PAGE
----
United States. Directed by Jason Banker, 2013. Starring James Davidson, Sara Anne Jones, Whitleigh Higuera. 76 minutes.
Are mood and perception-altering drugs a useful tool in transcending the traditional limits of consciousness? Or are they nothing more than a path leading to a dead end? And, at any rate, do the benefits of expanding your mind outweigh the risks? The debate has raged for decades.
It’s probably safe to say that James (portrayed by James Davidson–all the characters in Toad Road share their names with their actors) doesn’t give these questions much thought. He doesn’t seem to have much going on in his life beyond going to parties, taking drugs, listening to punk rock and engaging in outrageous antics with his buds. He just wants to get fucked up, have fun, and get even more fucked up.
That’s when he meets Sara (Sara Anne Jones), a new addition to his circle of so-called friends. A college student living on her own for the first time, she’s naïve, curious and highly impressionable. She’s ready to try new things, forbidden things, things previously denied her. Including drugs.
James and Sara begin dating, and she begins her experimentation with recreational pharmaceuticals–everything from weed, shrooms and acid to having someone blow the contents of a Vicks inhaler into her eyes.
One night, James describes a local urban legend. Out in the woods, he tells her, is an overgrown trail known as Toad Road. Long ago, seven iron gates stood along this path. If a traveler walked along this path, as he passed through each gate, his perception became more distorted, more frightening. If he were to pass the seventh and final gate, the traveler would find himself in Hell itself.
The path still exists, but the gates don’t–at least, not physically. Some stories state that you can see the gates at night…or while experiencing an altered state of awareness.
Sara becomes obsessed with the story of Toad Road, and becomes determined to walk the path while under the influence of LSD. It’s a decision that will have disastrous consequences–for her, and for James.
Altered perception, urban legendry, infernal mythology and a cute female lead. These things all live very comfortably in my wheelhouse. I should have loved Toad Road. So wha’ happened? Chalk it up to the hand-held, low-fidelity mumblecore aesthetic employed by the film’s “multi-hyphenate” (writer-director-producer-cinematographer) auteur, Jason Banker.
Banker adopts a documentary approach to both the photography and the editing. In fact, in the film’s early stages I thought it was actually supposed intended as a pseudo-documentary or found-footage exercise. In an early scene, as James depants a fellow party-goer and sets his pubic hair on fire, the actor playing the “friend” has his face blurred out. In terms of the narrative, what sense does that make other than to convince the viewer he’s watching documentary footage? But the narrative never acknowledges someone behind the camera. And I’m not the only person confused by this: I have read pieces on the film describing it as a “documentary.”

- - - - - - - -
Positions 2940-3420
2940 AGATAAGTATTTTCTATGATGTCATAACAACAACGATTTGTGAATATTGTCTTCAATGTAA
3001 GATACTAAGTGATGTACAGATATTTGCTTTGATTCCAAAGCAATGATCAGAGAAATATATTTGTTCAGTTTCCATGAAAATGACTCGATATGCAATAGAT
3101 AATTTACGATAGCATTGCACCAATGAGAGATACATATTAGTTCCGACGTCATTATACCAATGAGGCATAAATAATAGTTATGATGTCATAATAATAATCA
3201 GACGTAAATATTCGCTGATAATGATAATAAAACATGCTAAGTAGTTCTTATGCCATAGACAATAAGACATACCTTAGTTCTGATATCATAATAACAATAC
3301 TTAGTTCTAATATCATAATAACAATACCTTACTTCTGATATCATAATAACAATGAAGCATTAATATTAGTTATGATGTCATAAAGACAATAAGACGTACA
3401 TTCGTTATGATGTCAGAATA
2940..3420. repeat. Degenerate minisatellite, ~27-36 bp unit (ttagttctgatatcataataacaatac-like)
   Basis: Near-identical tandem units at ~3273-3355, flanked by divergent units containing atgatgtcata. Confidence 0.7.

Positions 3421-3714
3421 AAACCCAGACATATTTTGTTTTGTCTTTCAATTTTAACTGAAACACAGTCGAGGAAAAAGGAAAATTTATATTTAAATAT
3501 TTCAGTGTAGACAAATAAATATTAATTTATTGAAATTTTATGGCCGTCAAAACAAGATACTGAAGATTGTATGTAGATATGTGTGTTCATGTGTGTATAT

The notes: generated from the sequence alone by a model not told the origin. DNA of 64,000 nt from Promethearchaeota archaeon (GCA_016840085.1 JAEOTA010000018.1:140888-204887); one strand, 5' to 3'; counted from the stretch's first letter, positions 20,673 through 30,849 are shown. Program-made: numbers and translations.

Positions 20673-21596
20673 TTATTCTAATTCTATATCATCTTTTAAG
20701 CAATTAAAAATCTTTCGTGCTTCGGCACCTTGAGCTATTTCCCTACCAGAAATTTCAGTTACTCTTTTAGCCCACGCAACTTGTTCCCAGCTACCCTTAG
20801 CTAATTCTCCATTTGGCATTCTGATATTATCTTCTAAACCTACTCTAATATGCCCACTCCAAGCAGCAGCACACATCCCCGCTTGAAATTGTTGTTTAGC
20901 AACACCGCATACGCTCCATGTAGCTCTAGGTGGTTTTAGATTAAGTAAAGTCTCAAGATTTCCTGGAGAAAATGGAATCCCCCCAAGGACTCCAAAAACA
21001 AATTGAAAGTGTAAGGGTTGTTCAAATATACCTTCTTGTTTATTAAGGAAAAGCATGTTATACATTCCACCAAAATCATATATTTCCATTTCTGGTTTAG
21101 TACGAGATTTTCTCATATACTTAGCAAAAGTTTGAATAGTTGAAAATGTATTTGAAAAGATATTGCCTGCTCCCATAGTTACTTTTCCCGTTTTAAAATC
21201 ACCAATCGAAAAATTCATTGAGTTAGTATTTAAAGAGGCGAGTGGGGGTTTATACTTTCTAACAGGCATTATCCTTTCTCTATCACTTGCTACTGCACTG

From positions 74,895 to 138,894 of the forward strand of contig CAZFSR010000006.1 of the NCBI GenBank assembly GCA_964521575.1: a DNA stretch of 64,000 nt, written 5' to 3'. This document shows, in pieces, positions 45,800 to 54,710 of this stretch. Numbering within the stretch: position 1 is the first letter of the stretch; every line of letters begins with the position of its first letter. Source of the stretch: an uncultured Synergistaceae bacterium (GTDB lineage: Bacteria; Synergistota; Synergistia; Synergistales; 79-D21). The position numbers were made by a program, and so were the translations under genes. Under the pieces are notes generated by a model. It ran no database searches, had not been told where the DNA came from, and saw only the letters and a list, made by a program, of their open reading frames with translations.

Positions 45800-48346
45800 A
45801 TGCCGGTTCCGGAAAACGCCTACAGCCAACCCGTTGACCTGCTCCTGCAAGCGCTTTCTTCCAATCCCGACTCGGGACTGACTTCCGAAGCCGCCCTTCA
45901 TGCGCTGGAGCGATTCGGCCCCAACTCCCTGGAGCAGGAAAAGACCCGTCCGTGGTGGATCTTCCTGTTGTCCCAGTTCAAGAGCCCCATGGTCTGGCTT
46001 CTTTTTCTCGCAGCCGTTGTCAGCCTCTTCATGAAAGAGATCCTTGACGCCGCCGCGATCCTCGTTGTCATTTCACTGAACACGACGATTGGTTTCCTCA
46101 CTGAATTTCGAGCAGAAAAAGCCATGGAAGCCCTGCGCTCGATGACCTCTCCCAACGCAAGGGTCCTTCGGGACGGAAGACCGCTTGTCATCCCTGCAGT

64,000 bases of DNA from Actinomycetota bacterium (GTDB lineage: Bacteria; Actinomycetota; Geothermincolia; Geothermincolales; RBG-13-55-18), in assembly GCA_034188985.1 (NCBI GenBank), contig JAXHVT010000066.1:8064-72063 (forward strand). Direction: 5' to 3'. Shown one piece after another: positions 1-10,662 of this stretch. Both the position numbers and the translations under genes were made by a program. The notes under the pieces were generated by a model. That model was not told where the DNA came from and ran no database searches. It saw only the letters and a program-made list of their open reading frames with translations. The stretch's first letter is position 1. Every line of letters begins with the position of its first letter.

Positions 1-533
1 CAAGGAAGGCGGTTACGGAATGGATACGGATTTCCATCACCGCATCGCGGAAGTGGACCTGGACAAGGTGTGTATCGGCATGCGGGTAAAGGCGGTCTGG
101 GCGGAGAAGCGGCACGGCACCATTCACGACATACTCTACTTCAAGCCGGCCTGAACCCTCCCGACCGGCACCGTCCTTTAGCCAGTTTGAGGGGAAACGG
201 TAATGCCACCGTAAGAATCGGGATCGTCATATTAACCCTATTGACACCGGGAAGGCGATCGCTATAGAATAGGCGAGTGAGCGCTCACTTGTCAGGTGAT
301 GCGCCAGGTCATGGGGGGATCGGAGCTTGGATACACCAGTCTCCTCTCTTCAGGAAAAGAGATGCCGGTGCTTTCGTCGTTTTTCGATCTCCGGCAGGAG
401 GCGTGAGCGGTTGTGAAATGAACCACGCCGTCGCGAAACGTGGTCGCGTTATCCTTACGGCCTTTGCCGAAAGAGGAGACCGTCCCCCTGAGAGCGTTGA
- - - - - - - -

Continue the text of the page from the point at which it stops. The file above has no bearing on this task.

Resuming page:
I assume Banker wanted Toad Road to have a “cinema verité” feel, to make it feel “real.” Instead, I was actually more aware of the mechanics of the filmmaking, causing me to wonder if Banker shot the footage intending to make a documentary and only later deciding to incorporate it into a fictional framework. (My research indicates this may well have been the case.) He fills the film with touches presumably intended to heighten the audience’s sense that they were watching something that actually happened; however, these elements only strengthened the Brechtian divide between me and what I was watching.
Characterization is minimal, and largely consists of people treating each other like garbage. Who cares? I don’t get anything out of watching this particular group of unpleasant jerks be unpleasant to each other. It’s not educational, it’s not emotionally powerful, it’s not scary, it’s not entertaining. In a scene late in the film, James stands on the street and practically begs passers-by to beat him unconsciousness, and I don’t feel bad for him because of his emotional degradation. I don’t even think, “Geez, what a fucking moron.” I don’t feel anything. Maybe I yawn, but that’s it. I simply don’t care.
And that’s because these characters do not seem real. Banker found a bunch of non-professional actors, named their characters after them, and allowed them to improvise their dialog and some of their scenes and it still doesn’t bring them to life.
I don’t blame the cast for this; it looks like they’re all playing themselves anyway, and nobody’s embarrassingly bad, so that’s not the problem. The problem is a story that is deliberately vague and withholds crucial information from the audience by the ton. Nobody seems to have much of a history, it’s hard to tell how the characters fit together, and almost impossible to tell some of the minor characters apart. Yet Toad Road expects to be patted on the head for being “challenging” and “intelligent” and “thought-provoking” and refusing to lead the audience by the hand.
And it’s a shame, because there’s something potentially really good at the core of Toad Road, something that Jason Banker obscures with his vague “script” and obtrusive stylistic touches. Maybe it is really there–like A Horrible Way to Die and Resolution, two films with similar styles that I also strongly disliked, it’s garnered critical acclaim. Maybe I just don’t get it. I hope so.
Postscript: Toad Road ends with a caption reading, “Dedicated to the memory of Sara Anne Moore.” She passed away in September, 2012, apparently of an accidental drug overdose. I rewatched it with that knowledge, and some additional details gleaned from this article about Jones and Toad Road, and I found that while it didn’t make me appreciate the film more, the fictional story did reflect, in a weird way, what little I know about her life.